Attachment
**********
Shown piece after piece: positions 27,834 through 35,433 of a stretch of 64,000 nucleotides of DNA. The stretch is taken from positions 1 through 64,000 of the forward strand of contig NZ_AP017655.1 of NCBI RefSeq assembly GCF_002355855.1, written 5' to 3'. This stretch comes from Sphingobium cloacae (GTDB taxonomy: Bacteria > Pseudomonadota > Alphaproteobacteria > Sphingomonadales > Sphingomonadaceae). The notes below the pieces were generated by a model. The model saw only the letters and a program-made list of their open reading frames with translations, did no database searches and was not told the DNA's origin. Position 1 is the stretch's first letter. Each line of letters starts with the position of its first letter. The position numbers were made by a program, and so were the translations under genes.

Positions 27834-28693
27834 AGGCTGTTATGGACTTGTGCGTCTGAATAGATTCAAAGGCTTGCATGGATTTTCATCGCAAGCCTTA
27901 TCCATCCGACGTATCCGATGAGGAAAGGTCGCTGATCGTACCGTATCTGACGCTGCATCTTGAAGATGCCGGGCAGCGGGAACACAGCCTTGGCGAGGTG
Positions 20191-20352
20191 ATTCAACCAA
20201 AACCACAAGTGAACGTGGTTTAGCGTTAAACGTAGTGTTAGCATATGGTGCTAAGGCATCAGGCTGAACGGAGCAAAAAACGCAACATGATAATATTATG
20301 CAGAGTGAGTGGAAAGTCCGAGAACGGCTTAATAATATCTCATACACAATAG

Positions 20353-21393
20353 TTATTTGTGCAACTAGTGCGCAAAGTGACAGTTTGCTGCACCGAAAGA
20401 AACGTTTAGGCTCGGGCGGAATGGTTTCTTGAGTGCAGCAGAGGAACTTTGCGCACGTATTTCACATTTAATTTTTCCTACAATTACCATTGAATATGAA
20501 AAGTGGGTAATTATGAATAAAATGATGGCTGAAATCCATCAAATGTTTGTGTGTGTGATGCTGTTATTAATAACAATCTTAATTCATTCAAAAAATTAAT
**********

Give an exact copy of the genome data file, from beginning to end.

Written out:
Shown piece after piece: positions 27,834 through 35,433 of a stretch of 64,000 nucleotides of DNA. The stretch is taken from positions 1 through 64,000 of the forward strand of contig NZ_AP017655.1 of NCBI RefSeq assembly GCF_002355855.1, written 5' to 3'. This stretch comes from Sphingobium cloacae (GTDB taxonomy: Bacteria > Pseudomonadota > Alphaproteobacteria > Sphingomonadales > Sphingomonadaceae). The notes below the pieces were generated by a model. The model saw only the letters and a program-made list of their open reading frames with translations, did no database searches and was not told the DNA's origin. Position 1 is the stretch's first letter. Each line of letters starts with the position of its first letter. The position numbers were made by a program, and so were the translations under genes.

Positions 27834-28693
27834 AGGCTGTTATGGACTTGTGCGTCTGAATAGATTCAAAGGCTTGCATGGATTTTCATCGCAAGCCTTA
27901 TCCATCCGACGTATCCGATGAGGAAAGGTCGCTGATCGTACCGTATCTGACGCTGCATCTTGAAGATGCCGGGCAGCGGGAACACAGCCTTGGCGAGGTG
Positions 20191-20352
20191 ATTCAACCAA
20201 AACCACAAGTGAACGTGGTTTAGCGTTAAACGTAGTGTTAGCATATGGTGCTAAGGCATCAGGCTGAACGGAGCAAAAAACGCAACATGATAATATTATG
20301 CAGAGTGAGTGGAAAGTCCGAGAACGGCTTAATAATATCTCATACACAATAG

Positions 20353-21393
20353 TTATTTGTGCAACTAGTGCGCAAAGTGACAGTTTGCTGCACCGAAAGA
20401 AACGTTTAGGCTCGGGCGGAATGGTTTCTTGAGTGCAGCAGAGGAACTTTGCGCACGTATTTCACATTTAATTTTTCCTACAATTACCATTGAATATGAA
20501 AAGTGGGTAATTATGAATAAAATGATGGCTGAAATCCATCAAATGTTTGTGTGTGTGATGCTGTTATTAATAACAATCTTAATTCATTCAAAAAATTAAT